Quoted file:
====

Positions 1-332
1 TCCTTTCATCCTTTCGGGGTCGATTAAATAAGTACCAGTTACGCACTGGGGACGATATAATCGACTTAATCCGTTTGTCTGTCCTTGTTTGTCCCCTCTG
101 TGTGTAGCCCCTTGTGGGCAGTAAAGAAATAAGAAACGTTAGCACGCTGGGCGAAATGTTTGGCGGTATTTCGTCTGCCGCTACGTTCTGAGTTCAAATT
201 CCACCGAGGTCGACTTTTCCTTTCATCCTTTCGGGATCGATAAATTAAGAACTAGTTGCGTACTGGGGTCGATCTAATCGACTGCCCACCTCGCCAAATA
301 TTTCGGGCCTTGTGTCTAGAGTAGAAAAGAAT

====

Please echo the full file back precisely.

Positions 1-332
1 TCCTTTCATCCTTTCGGGGTCGATTAAATAAGTACCAGTTACGCACTGGGGACGATATAATCGACTTAATCCGTTTGTCTGTCCTTGTTTGTCCCCTCTG
101 TGTGTAGCCCCTTGTGGGCAGTAAAGAAATAAGAAACGTTAGCACGCTGGGCGAAATGTTTGGCGGTATTTCGTCTGCCGCTACGTTCTGAGTTCAAATT
201 CCACCGAGGTCGACTTTTCCTTTCATCCTTTCGGGATCGATAAATTAAGAACTAGTTGCGTACTGGGGTCGATCTAATCGACTGCCCACCTCGCCAAATA
301 TTTCGGGCCTTGTGTCTAGAGTAGAAAAGAAT